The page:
“This was a sacred site,” said Susan Veillon, an employee with the Office of State Parks Southern Regional Office at Chicot. “Nobody actually lived on this site. They lived outside of the site.”
   The semi-circular 3,300-foot-long earthen embankment around the site was not a defensive wall for a village, but marked the area of the sacred site. There are three openings in the earth works, one on the western side and two on the southern end. Veillon said changes in the position of the sun and moon were important to the early residents.
    There have also been artifacts found that indicate the important role local wildlife played in their lives. Items have been found depicting grasshoppers, cranes, black bears and deer.
   Although there had been previous archaeological sites in the area,  the 1926 excavation by Gerald Fowke, of the Smithsonian Institute,  was the first scientific investigation of the area and produced a detailed map of the Marksville site. James A. Ford, an undergraduate student at LSU, teamed with the Smithsonian’s F.M. Setzler in 1933 to uncover conclusive evidence linking the Marksville inhabitants to the Hopewell Culture in Ohio.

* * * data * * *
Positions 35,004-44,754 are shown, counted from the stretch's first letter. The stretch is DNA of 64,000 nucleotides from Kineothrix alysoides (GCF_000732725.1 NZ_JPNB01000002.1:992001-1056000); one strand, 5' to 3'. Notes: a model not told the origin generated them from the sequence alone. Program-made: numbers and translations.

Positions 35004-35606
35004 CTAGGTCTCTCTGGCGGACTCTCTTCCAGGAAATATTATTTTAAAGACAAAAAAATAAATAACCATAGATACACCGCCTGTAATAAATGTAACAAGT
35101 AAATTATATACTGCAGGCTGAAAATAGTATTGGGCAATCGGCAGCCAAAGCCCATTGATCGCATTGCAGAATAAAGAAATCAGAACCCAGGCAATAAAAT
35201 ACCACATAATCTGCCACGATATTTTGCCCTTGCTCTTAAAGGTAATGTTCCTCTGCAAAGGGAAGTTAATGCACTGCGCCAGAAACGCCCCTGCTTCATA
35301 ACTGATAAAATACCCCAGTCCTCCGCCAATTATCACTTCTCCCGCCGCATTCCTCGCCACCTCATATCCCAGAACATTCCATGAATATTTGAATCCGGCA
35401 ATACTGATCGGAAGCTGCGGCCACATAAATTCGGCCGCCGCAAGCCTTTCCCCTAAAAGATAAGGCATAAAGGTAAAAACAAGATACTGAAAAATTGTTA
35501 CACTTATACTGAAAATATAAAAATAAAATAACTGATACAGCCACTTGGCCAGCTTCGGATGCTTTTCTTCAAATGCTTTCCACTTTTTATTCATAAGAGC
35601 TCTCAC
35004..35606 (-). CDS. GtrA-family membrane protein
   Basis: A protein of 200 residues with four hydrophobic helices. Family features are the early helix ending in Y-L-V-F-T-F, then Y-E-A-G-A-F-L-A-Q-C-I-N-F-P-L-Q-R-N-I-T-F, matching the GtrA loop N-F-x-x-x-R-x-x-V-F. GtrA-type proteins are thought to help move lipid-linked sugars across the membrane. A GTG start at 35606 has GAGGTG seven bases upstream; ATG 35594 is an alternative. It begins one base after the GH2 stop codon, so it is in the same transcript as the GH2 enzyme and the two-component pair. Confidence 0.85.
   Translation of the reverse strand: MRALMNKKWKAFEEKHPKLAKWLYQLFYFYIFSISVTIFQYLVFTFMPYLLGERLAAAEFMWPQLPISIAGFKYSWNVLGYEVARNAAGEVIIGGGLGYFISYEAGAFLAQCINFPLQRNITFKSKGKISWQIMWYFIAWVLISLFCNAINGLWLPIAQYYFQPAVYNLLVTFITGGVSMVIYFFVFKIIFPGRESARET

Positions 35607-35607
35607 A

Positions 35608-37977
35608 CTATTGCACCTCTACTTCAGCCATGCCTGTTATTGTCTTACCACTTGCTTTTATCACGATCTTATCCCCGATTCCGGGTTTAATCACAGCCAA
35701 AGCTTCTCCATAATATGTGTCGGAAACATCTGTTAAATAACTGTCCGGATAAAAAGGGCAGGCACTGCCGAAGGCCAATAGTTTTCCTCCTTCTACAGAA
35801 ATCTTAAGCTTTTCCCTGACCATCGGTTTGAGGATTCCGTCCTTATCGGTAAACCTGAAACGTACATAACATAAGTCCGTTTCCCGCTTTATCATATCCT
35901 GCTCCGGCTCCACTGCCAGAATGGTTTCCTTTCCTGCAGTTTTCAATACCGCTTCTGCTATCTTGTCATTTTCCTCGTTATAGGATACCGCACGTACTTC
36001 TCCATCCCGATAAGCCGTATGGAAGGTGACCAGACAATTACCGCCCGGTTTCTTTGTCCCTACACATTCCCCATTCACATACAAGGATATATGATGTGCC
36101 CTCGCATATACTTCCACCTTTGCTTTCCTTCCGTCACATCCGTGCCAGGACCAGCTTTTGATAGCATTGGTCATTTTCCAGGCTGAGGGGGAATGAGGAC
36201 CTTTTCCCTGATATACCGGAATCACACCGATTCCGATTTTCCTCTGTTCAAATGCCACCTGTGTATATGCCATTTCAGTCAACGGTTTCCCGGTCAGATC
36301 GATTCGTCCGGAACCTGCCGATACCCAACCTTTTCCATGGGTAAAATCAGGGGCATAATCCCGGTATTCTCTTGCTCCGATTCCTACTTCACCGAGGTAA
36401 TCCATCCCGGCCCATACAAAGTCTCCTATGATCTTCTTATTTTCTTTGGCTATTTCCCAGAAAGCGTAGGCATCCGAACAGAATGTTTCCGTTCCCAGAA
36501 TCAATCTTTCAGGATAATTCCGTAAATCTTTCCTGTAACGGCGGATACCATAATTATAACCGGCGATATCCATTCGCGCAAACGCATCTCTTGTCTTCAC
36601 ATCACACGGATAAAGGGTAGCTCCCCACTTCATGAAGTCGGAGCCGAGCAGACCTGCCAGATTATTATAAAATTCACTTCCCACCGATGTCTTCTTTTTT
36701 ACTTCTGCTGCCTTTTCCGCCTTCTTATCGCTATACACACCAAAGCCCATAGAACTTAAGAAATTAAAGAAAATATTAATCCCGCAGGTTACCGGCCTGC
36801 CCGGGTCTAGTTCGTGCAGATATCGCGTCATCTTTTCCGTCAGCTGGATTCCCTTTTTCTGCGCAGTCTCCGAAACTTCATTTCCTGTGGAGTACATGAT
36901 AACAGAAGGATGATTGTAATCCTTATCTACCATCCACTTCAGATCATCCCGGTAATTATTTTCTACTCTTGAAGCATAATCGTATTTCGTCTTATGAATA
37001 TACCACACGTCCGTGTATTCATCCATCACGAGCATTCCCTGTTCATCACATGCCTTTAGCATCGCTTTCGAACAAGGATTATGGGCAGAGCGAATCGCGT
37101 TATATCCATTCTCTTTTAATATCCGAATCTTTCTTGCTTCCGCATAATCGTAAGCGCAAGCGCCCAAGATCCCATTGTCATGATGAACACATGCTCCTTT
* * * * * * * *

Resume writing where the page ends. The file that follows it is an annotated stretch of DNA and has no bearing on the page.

Many of the items in the museum are replicas of artifacts that were found at the Marksville site. Although they may not be 2,000 years old, they serve to give the visitors -- old and  young -- a better understanding of how early residents of this area lived and worked and worshiped.
   The Native Americans of that time farmed a little and hunted a lot. Many arrowheads and spearheads have been found and are on display.
   A replica of an atlatl, or “throwing stick,” lets visitors hold in their hands what once was used to feed families.
  Ancient Marksvillians combined their reverence for nature with their farming skills and personal pleasures by making clay pipes in the shape of animals and smoking the tobacco they grew.
Site information
   The 42-acre site still attracts archaeologists for periodic excavations. Visitors can walk a trail to see the mounds. There are also picnic tables under a covered pavilion with restrooms.
    Under the current self-guided status of the site, there is no entrance fee. The site is only open to the public on Fridays. There are admission costs for school groups or tour buses who schedule a visit through the Office of Parks.
    The Marksville State Historic Site was closed by the state in the budget cuts in 2015 but recently reopened on a part-time bases. There are no staff, but a “floating staff” of parks employees goes to the site for routine maintenance.
   The Tunica-Biloxi Tribe has expressed an interest in maintaining and operating the site until the state can get on a firmeer financial footing. The current administration recently said they are “reaching out” to the tribe to kick start negotiations that stalled as one administration was leaving and another was taking office.
    The Marksville site residents are believed to be the ancestors of the Natchez, Avoyel and Taensas tribes. The Natchez were bitter enemies of the Tunica. It would be ironic -- or fitting -- that the modern Tunica could one day be overseeing the sacred site of their historic rivals.


105 N Main St
Marksville, LA 71351
(318) 253-9247